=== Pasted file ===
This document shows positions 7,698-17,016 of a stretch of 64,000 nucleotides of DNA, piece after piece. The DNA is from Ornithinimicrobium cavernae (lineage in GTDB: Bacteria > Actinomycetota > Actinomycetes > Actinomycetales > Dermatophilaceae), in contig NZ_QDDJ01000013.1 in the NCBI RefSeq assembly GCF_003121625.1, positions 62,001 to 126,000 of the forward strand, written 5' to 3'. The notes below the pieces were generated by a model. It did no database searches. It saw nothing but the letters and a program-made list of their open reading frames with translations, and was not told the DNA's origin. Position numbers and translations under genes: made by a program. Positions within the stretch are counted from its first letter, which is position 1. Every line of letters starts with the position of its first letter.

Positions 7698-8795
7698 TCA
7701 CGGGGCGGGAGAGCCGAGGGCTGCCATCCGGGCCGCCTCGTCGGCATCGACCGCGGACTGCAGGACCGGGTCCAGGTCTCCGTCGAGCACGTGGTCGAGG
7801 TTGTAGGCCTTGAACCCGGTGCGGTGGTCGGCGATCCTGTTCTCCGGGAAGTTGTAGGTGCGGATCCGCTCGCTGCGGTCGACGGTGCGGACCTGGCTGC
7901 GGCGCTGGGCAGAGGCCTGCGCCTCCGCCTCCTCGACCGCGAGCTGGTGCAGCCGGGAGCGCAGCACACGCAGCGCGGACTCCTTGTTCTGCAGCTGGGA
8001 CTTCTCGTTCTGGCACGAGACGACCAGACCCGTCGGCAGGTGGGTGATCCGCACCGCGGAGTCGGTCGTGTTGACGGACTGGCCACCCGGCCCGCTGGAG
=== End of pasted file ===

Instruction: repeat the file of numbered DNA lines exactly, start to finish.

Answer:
This document shows positions 7,698-17,016 of a stretch of 64,000 nucleotides of DNA, piece after piece. The DNA is from Ornithinimicrobium cavernae (lineage in GTDB: Bacteria > Actinomycetota > Actinomycetes > Actinomycetales > Dermatophilaceae), in contig NZ_QDDJ01000013.1 in the NCBI RefSeq assembly GCF_003121625.1, positions 62,001 to 126,000 of the forward strand, written 5' to 3'. The notes below the pieces were generated by a model. It did no database searches. It saw nothing but the letters and a program-made list of their open reading frames with translations, and was not told the DNA's origin. Position numbers and translations under genes: made by a program. Positions within the stretch are counted from its first letter, which is position 1. Every line of letters starts with the position of its first letter.

Positions 7698-8795
7698 TCA
7701 CGGGGCGGGAGAGCCGAGGGCTGCCATCCGGGCCGCCTCGTCGGCATCGACCGCGGACTGCAGGACCGGGTCCAGGTCTCCGTCGAGCACGTGGTCGAGG
7801 TTGTAGGCCTTGAACCCGGTGCGGTGGTCGGCGATCCTGTTCTCCGGGAAGTTGTAGGTGCGGATCCGCTCGCTGCGGTCGACGGTGCGGACCTGGCTGC
7901 GGCGCTGGGCAGAGGCCTGCGCCTCCGCCTCCTCGACCGCGAGCTGGTGCAGCCGGGAGCGCAGCACACGCAGCGCGGACTCCTTGTTCTGCAGCTGGGA
8001 CTTCTCGTTCTGGCACGAGACGACCAGACCCGTCGGCAGGTGGGTGATCCGCACCGCGGAGTCGGTCGTGTTGACGGACTGGCCACCCGGCCCGCTGGAG